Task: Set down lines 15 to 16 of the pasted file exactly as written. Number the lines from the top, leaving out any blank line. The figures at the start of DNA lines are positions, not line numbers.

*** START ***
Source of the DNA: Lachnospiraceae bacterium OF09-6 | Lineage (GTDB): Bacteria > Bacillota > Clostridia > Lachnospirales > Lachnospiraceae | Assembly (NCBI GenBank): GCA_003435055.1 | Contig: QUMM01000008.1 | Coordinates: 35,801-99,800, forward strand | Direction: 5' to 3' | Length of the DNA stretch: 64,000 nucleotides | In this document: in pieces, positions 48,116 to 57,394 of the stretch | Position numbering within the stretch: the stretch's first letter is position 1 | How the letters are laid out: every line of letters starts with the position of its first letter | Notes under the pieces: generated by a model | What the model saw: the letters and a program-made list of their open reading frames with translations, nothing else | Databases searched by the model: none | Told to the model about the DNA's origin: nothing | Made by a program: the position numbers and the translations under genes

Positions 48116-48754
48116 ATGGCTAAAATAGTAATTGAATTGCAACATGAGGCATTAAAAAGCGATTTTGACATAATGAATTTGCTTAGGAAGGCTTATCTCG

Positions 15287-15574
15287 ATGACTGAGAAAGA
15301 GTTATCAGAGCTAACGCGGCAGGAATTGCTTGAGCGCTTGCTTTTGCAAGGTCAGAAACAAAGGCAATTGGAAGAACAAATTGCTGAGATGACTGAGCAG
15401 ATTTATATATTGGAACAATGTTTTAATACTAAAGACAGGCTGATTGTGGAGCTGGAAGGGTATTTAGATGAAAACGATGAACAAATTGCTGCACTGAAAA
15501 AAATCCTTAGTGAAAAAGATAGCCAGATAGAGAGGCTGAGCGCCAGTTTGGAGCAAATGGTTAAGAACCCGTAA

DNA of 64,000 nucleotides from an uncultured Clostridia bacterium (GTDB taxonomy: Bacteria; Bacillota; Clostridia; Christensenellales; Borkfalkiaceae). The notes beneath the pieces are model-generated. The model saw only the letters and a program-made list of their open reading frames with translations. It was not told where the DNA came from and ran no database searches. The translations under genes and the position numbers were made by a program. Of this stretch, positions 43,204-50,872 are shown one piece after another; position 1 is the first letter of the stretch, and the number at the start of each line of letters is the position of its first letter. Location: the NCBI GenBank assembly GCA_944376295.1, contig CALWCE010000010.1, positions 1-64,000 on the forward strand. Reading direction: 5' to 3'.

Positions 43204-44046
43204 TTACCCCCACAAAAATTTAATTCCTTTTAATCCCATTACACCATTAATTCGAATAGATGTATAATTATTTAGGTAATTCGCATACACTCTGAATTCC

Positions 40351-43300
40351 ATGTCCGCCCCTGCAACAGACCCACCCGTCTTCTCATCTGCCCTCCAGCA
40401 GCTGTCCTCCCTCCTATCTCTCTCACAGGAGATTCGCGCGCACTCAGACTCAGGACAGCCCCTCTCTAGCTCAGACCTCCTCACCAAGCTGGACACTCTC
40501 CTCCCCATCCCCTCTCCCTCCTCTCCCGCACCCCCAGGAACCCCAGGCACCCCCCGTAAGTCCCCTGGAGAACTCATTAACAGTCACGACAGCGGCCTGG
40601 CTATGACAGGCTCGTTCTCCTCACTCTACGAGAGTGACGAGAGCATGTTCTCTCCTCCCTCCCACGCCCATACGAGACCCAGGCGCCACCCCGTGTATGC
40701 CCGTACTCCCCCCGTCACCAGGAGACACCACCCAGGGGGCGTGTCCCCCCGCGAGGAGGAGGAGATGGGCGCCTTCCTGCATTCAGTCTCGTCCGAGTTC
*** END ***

40501 CTCCCCATCCCCTCTCCCTCCTCTCCCGCACCCCCAGGAACCCCAGGCACCCCCCGTAAGTCCCCTGGAGAACTCATTAACAGTCACGACAGCGGCCTGG
40601 CTATGACAGGCTCGTTCTCCTCACTCTACGAGAGTGACGAGAGCATGTTCTCTCCTCCCTCCCACGCCCATACGAGACCCAGGCGCCACCCCGTGTATGC